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3rd UPDATE: US Auto Sales Rise In Dec As Executives Predict Rebound In '10

DETROIT -(Dow Jones)- The auto industry closed the year on a positive note-- led by strong December results from Ford Motor Co. (F) and Toyota Motor Co. (TM, 7203.TO)--as many executives predicted a gradual recovery in 2010.

After auto sales slumped around the world last year, the industry is hopeful that consumers will return to their showrooms as some economic barometers highlight an economic recovery is underway. The industry is moving away from the boost it received this summer from the U.S. government's "Cash for Clunkers" incentive program, but will be helped by easier comparisons over the next several months, as auto sales were especially brusing in the beginning of 2009.

Ford posted a 33% jump in December U.S. light-vehicle sales, ending a stellar year compared to rivals for the auto maker, as it recorded its first full-year market share gain since 1995. Meanwhile, Chrysler Group LLC posted a 3.7% decline and said its full-year sales were the worst the struggling auto maker had seen in 47 years.

And the largest U.S. auto maker--General Motors Co.--posted a 5.7% decline, but noted its process to sell-down Pontiac and Saturn inventory was ahead of schedule and reported a 2.2% increase for the four brands GM will keep following its streamlining.

Honda Motor Co. (HMC, 7267.TO) and Nissan Motor Co. (NSANY, 7201.TO) joined their bigger Japanese rival in reporting strong sales.

Toyota came close to catching GM in terms of U.S. sales in December. Toyota said it sold 187,860 vehicles in the U.S. during the month compared with GM, which sold 193,824 cars and trucks once the auto maker's non-core brands of Pontiac, Saturn, Hummer and Saab are subtracted. GM has agreed to sell off Hummer, and is in the process of killing Pontiac and Saturn. The fate of Saab is unclear.

The results underscore how the auto makers have responded to the economic recession that began officially in December 2007 and led to the bankruptcies of Chrysler and GM. Auto makers have reduced production, cut jobs and offered more incentives to spark sales.

Overall, U.S. sales are expected to finish the year at 10.4 million vehicles, Ford sales analyst George Pipas said. This would be the lowest level since 1982 when sales were 10.3 million, according to Autodata Corp.

GM, though, predicted December's seasonally adjusted annual sales rate was 11.4 million, resulting in total vehicle sales of around 10.6 million for 2009, the lowest since 1992.

Ford put its U.S. share at about 15% for the year--about one percentage point higher than 2008. December's sales growth marks the fifth time in six months Ford has seen increases. The company's U.S. light-vehicle sales were 183,701 in December, compared with 138,325 a year earlier. There were 28 selling days in December, two more than last year.

For the year, Ford's sales were 1.62 million, down 15% and the best among the industry's biggest sellers in the U.S.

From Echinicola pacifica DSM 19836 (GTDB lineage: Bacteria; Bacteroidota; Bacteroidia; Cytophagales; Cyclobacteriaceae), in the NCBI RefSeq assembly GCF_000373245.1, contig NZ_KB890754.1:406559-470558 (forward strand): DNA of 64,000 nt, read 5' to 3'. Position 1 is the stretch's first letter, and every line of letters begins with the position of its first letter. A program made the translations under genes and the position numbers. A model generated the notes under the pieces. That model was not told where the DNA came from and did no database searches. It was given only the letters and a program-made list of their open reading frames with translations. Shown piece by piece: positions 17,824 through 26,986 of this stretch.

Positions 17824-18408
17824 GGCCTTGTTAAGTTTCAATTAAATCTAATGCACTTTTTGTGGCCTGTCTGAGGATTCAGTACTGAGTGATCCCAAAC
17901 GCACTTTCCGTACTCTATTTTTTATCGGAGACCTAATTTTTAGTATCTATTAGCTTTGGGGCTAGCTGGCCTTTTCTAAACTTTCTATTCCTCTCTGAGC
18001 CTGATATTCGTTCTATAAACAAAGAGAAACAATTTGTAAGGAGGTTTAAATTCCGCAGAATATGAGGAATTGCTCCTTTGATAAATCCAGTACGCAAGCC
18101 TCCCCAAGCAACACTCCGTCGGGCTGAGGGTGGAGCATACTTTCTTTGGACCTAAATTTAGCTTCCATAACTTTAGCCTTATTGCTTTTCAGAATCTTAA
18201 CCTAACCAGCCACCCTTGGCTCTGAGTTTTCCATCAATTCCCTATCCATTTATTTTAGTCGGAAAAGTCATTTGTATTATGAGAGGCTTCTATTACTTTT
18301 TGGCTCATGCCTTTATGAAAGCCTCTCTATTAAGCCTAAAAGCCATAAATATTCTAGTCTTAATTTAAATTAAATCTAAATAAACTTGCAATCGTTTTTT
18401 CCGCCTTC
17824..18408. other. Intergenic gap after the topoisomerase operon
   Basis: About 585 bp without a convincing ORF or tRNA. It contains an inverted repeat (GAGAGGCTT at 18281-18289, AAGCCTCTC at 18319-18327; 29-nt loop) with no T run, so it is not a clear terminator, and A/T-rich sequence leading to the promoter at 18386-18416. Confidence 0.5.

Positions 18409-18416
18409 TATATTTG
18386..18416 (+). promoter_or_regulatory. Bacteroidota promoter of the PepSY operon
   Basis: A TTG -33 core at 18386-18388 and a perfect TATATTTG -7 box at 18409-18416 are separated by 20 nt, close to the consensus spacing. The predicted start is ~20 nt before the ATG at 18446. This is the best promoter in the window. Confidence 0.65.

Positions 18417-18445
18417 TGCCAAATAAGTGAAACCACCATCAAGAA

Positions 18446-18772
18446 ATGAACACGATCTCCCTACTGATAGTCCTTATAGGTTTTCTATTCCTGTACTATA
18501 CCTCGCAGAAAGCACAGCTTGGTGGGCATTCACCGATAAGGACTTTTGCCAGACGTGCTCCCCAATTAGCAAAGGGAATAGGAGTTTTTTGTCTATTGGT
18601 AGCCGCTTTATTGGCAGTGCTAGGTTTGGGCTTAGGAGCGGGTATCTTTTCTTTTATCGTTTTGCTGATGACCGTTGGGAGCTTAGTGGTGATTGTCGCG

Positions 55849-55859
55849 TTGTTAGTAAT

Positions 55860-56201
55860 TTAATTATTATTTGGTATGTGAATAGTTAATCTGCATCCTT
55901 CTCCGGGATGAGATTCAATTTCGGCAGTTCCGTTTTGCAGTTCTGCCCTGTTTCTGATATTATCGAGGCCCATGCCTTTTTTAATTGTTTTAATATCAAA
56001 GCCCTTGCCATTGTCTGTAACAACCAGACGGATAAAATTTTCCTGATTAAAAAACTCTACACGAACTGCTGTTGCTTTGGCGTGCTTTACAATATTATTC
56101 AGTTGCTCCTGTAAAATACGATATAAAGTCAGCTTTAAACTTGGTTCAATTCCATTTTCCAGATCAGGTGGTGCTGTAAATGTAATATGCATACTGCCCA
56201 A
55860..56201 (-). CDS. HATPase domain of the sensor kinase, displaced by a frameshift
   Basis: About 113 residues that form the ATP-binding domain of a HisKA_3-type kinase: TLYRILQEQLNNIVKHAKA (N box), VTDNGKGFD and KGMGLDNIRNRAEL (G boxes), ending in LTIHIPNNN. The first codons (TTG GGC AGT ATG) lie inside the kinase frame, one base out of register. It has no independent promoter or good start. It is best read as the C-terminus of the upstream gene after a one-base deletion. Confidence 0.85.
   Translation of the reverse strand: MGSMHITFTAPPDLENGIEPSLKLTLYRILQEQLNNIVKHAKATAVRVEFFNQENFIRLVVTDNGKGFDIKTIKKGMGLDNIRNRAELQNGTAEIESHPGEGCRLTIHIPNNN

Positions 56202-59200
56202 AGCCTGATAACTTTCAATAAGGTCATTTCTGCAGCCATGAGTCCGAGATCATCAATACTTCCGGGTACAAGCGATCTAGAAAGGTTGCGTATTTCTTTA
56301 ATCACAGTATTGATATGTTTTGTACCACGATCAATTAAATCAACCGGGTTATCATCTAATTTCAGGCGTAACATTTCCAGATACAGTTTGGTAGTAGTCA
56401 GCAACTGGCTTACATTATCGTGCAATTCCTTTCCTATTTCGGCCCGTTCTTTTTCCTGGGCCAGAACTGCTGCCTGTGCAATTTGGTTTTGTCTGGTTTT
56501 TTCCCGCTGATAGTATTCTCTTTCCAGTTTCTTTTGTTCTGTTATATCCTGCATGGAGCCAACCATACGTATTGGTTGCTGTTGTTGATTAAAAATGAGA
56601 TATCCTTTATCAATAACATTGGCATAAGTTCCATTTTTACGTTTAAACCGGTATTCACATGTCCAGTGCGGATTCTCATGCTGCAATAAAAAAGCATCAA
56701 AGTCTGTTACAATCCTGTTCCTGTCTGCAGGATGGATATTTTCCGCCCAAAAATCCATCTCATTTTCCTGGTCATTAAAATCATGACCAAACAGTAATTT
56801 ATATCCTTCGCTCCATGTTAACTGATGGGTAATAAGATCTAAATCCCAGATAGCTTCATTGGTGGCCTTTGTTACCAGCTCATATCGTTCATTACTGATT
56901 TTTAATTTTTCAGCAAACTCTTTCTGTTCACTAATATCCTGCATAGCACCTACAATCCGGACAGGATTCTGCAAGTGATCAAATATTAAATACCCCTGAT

The results caused Ford's shares to rise 7.6% to $11.06 in recent trading, reaching the highest level since August 2005.

At GM, retail sales of the core Chevrolet, Buick, GMC and Cadillac were up 13% in December, but fleet sales slumped 33% and sales in non-core brands tumbled 55%. The largest U.S. auto maker said it sold 2.1 million vehicles in 2009, down 30% from a year earlier.

"The fact that our retail market share has increased two full points from the third to fourth quarters demonstrates that we are strengthening our brands," said GM U.S. sales executive Susan Docherty.

The company did note its sell-down of the Pontiac and Saturn brands was 10 months ahead of schedule--with only about 1,700 of those vehicles remaining. The company had offered late-month dealer incentives to clear the brands.

December's dealer inventory was 385,000 vehicles--the lowest year-end level on record, according to GM.

Chrysler reported sales fell to 86,523 vehicles in December, with cars up 31% and trucks sliding 14%. Still, the company noted 11 vehicles saw year-over-year increases. For all of 2009, Chrysler's sales were down 36% to 931,402. Chrysler, which left bankruptcy protection in June under the management control of Fiat SpA (FIATY, F.MI), has performed the worst of any of the major auto makers.

Toyota's 32% jump was led by a 44% surge for cars. Executive Don Esmond said the auto industry has gained positive momentum for a gradual recovery after a rollercoaster year, in which Toyota's U.S. sales fell 20% to 1.8 million.

Honda had a 24% jump in December, leaving 2009's decline at 20%. Earlier Tuesday, the Japanese auto maker said the decline in global auto sales has ebbed, but that an immediate recovery in the major markets of the U.S., Japan and Europe is unlikely.

Also, Nissan's U.S. sales rose 18%, though full-year results were down 19%. " Despite the huge challenges and uncertainties of last year, combined Nissan and Infiniti market share set a record in 2009," said Nissan U.S. sales and marketing executive Brian Carolin.

Meanwhile, Hyundai Motor Co. (HYMLY, 005380.SE) reported December U.S. sales jumped 41%, while full-year sales rose 8.3%. The South Korean auto maker said it posted market-share increases each month of 2009, resulting in what Hyundai believes was the biggest market-share gain in the industry.

American depositary shares of the three Japanese auto makers were each down around 2% while Hyundai's were flat.



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